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NYCEDC Holds Eds & Meds CEO Workshop on Proposed Industry Initiatives, October 19th

 |  CET

Session Summary by Chelsea Rao, Julie Chan, Lenzie Harcum, & Kristy Sundjaja
Center for Economic Transformation

New York City’s bioscience enterprises, academic medical centers, non-profit research institutions and healthcare technology companies—also known as “Eds & Meds”—represent a significant asset base from which to develop a broader bioscience cluster. On October 19th, we held the latest in our series of NYC workshops with senior leaders from the life sciences and healthcare sector as part of our Bio (Eds & Meds) NYC 2020 study. Building on a series of interviews, roundtables and workshops launched in May 2011, we proposed initiatives to increase NYC’s competitiveness in the Eds & Meds sector. We were fortunate to have over 20 participants from NYC’s academic medical centers, venture capital firms, and bio/health companies, including Marc Tessier-Lavigne (President, Rockefeller University), Mikael Dolsten (President, Pfizer), Steven M. Paul (Venture Partner, Third Rock Ventures and  Weill Cornell Medical College) and Todd T. Pietri (Co-Founder, General Partner, Milestone Venture Partners). 

Key Findings:
The feedback that we received is critical in learning how the city can best support the Eds & Meds sector:  

  1. The Eds & Meds ecosystem should be separated into two distinct areas: life sciences and technology-enabled healthcare. These two areas are significantly different in terms of, funding needs, infrastructure needs and stakeholders. 
  2. Initiatives should leverage the City’s strengths in academic research, clinical care and information technology. By facilitating the development of a vibrant entrepreneurial culture and supportive environment for early-stage companies, the City can help translate its strengths into robust local commercial activity.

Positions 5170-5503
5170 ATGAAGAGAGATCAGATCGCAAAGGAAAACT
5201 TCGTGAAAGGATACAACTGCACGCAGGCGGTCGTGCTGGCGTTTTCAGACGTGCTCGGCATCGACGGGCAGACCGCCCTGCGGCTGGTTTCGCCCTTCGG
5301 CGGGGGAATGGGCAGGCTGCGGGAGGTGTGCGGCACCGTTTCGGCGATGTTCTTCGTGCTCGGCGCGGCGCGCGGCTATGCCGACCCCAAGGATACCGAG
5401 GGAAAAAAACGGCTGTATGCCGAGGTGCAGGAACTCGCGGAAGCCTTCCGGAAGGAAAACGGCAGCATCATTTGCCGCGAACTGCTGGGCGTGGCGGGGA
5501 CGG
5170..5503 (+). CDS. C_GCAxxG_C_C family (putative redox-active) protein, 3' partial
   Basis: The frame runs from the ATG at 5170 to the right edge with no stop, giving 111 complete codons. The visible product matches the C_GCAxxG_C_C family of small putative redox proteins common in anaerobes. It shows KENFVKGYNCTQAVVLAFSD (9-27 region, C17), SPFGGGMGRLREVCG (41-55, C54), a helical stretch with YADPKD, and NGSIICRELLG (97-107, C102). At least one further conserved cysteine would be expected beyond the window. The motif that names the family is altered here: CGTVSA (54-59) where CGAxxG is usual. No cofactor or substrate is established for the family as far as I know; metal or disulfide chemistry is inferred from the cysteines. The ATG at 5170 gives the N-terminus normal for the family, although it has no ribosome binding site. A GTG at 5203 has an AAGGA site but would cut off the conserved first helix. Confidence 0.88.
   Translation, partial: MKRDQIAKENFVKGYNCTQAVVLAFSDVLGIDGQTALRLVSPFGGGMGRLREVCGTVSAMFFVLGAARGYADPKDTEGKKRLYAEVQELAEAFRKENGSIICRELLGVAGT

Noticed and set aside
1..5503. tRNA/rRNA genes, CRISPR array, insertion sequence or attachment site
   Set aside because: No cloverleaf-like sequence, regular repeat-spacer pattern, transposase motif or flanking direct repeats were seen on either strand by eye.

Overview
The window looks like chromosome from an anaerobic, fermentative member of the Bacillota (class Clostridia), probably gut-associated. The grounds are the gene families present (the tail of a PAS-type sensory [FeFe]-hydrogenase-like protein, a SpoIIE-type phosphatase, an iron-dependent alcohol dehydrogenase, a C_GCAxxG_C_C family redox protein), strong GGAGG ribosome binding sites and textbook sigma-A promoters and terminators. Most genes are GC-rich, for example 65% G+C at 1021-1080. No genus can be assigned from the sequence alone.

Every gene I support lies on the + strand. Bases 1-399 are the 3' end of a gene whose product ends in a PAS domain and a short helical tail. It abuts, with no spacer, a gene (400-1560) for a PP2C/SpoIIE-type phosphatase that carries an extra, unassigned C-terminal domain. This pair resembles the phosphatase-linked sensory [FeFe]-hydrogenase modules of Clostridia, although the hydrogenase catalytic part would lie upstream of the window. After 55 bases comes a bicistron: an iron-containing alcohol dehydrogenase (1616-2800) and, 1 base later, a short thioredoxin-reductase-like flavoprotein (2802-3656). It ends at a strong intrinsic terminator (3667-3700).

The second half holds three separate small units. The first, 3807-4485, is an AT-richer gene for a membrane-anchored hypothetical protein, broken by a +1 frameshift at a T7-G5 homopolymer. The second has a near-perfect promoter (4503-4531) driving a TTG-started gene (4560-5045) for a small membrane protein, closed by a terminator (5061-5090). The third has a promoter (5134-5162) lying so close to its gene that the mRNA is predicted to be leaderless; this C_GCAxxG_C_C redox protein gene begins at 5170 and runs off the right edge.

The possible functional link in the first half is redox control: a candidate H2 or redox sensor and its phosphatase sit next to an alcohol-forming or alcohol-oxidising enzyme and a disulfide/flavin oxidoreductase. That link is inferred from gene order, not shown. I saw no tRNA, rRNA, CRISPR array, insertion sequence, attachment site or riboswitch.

3. A venture fund of significant scale would have the most impact on the Eds & Meds sector overall. The fund should leverage private sector funds from both venture capital firms and institutional sources.
  4. The City should prioritize initiatives capable of having the greatest impact on companies and individuals, such as innovation competitions, fellowship programs for budding entrepreneurs, and shared infrastructure for affordable commercial lab space. 

We thank Rockefeller University for hosting the event and Oliver Wyman for their assistance on this project as our knowledge partner. NYCEDC is dedicated to improving the economy of NYC and we remain committed to the Eds & Meds sector as important growth opportunity. In the coming months, we will build on what we learned from this session to further develop and refine initiatives to support the NYC Eds & Meds cluster.

We Welcome Your Feedback:
What are the major challenges and opportunities that you see in NYC’s life science and healthcare sectors? What are your thoughts on City-led initiatives that can strengthen the industry and its stakeholders? Add your voice to the conversation and post your comments below.



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